On definitions and terminology, I think that there are still important distinctions to be made. The term public archaeologist, like public intellectual or public servant, describes somebody whose work is public-facing, but not necessarily emanating from or grounded in the public.
          We could adapt a term from science – “citizen scientist” – to describe those from outside the archaeological profession who do archaeology as “citizen archaeologists”. But I prefer to call anybody who does archaeology an archaeologist. If they specialise in industrial remains they’re industrial archaeologists, if they specialise in seeds they’re environmental archaeologists – and if they specialise in public engagement they’re public archaeologists: you can be an amateur or a professional in any of these categories.
          If there wasn’t already a well-established field of public archaeology as a practice and a profession then I might embrace the idea that archaeologists do archaeology and the public do public archaeology. But in the deeper history that Brian so ably summarises nobody ever used the term public archaeology – it’s an invention of the last 40 years. So I would prefer to call everybody archaeologists, and only get more specific if it becomes relevant. More democratic that way I think. Or do people think that the term “citizen archaeologist” has any value?
          I know I’ve only responded to a few of Brian’s interesting points, my apologies.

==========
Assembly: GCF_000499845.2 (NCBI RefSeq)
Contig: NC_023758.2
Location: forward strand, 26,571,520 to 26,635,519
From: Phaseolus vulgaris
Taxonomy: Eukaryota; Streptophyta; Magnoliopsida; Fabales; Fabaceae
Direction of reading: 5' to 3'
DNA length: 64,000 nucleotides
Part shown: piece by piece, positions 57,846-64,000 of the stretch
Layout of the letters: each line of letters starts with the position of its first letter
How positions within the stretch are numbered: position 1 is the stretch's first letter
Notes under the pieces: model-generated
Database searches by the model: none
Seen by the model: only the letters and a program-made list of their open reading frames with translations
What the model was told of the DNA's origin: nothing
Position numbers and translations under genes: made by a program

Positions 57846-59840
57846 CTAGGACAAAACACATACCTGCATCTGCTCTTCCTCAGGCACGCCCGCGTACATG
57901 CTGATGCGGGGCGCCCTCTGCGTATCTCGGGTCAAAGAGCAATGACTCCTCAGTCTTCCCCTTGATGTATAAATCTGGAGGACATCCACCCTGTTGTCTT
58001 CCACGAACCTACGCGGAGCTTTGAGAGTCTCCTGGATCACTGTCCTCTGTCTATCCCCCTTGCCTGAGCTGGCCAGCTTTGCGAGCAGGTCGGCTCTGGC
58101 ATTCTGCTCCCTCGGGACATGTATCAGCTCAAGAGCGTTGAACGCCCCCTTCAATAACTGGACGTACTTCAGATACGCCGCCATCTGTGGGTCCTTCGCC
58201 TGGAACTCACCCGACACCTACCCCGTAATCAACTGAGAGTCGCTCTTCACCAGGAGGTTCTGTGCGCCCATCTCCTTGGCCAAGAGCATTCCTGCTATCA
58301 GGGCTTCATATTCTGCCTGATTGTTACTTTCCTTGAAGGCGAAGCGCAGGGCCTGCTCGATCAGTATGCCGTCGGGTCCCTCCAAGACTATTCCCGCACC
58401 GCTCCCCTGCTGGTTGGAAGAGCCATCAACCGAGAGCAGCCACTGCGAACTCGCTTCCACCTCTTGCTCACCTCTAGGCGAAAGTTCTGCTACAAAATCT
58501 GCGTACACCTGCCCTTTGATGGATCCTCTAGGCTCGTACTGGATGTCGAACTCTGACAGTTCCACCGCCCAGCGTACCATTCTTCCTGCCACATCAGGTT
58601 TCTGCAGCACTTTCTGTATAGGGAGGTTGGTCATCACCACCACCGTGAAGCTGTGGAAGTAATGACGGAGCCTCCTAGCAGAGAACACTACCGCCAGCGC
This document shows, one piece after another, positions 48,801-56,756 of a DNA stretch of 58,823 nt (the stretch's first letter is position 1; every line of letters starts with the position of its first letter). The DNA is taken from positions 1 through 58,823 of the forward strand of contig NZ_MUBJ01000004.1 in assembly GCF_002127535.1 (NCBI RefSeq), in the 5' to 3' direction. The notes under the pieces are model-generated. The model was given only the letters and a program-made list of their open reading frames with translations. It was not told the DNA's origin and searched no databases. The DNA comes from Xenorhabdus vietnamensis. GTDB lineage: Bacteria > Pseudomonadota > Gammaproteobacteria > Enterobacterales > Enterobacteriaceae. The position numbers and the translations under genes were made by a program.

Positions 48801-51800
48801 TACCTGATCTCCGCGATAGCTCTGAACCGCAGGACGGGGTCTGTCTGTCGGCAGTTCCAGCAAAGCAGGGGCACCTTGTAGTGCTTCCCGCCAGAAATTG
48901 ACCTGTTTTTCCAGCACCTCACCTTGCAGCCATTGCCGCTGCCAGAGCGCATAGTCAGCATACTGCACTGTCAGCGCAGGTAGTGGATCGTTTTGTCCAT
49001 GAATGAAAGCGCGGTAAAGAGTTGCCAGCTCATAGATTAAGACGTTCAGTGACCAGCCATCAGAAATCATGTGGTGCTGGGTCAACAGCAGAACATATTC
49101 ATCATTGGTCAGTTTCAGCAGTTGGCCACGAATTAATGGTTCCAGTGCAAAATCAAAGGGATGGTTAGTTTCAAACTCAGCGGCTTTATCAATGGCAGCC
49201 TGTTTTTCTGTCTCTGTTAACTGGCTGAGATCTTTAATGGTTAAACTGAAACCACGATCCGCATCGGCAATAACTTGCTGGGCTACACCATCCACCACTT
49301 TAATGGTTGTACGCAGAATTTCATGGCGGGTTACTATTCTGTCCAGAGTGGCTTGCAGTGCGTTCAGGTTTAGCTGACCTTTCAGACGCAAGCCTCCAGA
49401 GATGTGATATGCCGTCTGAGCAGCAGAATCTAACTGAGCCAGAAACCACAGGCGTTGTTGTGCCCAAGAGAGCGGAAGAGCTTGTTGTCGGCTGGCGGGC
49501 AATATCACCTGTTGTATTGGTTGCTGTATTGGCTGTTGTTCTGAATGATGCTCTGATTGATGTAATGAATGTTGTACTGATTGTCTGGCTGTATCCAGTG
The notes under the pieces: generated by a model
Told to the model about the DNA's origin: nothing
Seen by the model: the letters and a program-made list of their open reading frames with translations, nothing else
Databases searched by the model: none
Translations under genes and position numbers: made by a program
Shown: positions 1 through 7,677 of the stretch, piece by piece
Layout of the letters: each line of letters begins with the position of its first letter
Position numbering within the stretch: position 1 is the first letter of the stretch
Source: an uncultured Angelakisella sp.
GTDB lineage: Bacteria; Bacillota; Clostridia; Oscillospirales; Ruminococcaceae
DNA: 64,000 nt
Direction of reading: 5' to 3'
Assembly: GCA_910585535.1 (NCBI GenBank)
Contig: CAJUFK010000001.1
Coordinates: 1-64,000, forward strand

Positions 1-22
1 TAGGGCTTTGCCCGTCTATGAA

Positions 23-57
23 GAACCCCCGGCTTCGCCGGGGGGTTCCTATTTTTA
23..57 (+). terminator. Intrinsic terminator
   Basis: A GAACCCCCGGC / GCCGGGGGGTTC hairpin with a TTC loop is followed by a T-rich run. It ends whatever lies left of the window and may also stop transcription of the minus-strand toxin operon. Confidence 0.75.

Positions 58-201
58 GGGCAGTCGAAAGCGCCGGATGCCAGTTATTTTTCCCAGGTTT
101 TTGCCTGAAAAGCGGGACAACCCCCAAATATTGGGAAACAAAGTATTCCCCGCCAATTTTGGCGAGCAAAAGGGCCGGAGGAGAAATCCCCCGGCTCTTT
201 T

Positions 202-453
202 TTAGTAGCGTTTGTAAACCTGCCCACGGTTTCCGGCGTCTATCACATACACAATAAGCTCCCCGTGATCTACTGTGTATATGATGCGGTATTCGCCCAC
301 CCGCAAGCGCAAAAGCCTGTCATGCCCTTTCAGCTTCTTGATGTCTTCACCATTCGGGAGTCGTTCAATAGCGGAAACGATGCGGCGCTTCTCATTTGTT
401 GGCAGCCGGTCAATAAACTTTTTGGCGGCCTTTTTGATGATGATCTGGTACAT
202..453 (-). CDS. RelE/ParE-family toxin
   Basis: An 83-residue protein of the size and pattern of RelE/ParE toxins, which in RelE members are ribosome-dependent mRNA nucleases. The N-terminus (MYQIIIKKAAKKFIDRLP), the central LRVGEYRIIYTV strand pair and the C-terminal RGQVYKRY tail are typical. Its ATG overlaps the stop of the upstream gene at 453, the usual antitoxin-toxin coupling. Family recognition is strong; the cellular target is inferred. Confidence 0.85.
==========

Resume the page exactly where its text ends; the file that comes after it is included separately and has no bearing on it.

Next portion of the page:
• As an “outsider” my reaction to Laura’s “Do we really want ‘archaeology for all’ or just ‘archaeology for people who we find it easy to work with and will do what we tell them’?” is that I’d like to volunteer for the latter. Why? Because the Archaeology’s the thing, not our right or wish to interact with it. Let us play, but ONLY in a way that YOU approve of. If there’s another way, that you don’t approve of as it’s damaging, please put us right.

            On that basis, while I understand Matt’s point that “The archaeologists who should be seeing themselves as the facilitators to enabling those individuals to engage with THEIR past are all too often actually the gatekeepers who block their path” I also think there’s nothing wrong with blocking a path if it’s not a good, useful or efficient one. One can still be a facilitator after doing that. As Gabe says: “Like most specialisms, anybody is welcome to show an interest and dabble, but not to the detriment of people (volunteers as well as professionals) who have taken the time, effort and money to become experts” – to which I’d add “or the archaeology itself or the utility of the project”. He also says he would prefer to call everybody archaeologists. I’m fine with that so long as the amateur or rookie archaeologists aspire to be as much like the professionals as they can and the professionals encourage them to do so. If that’s not the basis upon which the trowels are wielded it’s a community fun day not Archaeology.